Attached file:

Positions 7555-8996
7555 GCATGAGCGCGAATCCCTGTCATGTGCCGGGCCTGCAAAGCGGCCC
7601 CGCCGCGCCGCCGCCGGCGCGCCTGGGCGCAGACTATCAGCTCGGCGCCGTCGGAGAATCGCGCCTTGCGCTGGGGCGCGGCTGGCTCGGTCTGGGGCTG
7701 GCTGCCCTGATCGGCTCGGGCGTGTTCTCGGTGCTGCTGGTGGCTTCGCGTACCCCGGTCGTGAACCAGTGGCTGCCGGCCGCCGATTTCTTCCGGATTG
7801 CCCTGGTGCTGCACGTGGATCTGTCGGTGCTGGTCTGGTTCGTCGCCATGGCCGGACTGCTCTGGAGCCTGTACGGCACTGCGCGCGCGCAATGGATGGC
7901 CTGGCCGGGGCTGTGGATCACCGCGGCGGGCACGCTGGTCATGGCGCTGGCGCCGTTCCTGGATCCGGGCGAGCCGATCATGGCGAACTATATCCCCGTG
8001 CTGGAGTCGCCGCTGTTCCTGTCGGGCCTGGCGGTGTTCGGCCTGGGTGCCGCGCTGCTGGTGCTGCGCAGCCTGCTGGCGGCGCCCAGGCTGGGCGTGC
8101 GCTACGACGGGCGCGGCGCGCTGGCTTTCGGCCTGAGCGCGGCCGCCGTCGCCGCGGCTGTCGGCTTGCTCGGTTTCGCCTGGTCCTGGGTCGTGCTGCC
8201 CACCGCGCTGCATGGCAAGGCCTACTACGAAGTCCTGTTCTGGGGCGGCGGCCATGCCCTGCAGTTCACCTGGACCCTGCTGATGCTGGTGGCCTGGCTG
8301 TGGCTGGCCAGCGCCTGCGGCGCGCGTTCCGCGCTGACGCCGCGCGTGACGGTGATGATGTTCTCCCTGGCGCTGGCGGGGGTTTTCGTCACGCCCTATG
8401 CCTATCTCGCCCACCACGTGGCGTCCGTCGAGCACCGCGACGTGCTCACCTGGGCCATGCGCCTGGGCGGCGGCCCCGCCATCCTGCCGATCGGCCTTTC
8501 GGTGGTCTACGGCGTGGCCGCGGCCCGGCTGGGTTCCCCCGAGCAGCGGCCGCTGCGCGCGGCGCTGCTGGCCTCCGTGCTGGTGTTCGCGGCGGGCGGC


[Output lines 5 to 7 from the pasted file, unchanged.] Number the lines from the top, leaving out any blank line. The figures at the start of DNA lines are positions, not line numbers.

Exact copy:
7801 CCCTGGTGCTGCACGTGGATCTGTCGGTGCTGGTCTGGTTCGTCGCCATGGCCGGACTGCTCTGGAGCCTGTACGGCACTGCGCGCGCGCAATGGATGGC
7901 CTGGCCGGGGCTGTGGATCACCGCGGCGGGCACGCTGGTCATGGCGCTGGCGCCGTTCCTGGATCCGGGCGAGCCGATCATGGCGAACTATATCCCCGTG
8001 CTGGAGTCGCCGCTGTTCCTGTCGGGCCTGGCGGTGTTCGGCCTGGGTGCCGCGCTGCTGGTGCTGCGCAGCCTGCTGGCGGCGCCCAGGCTGGGCGTGC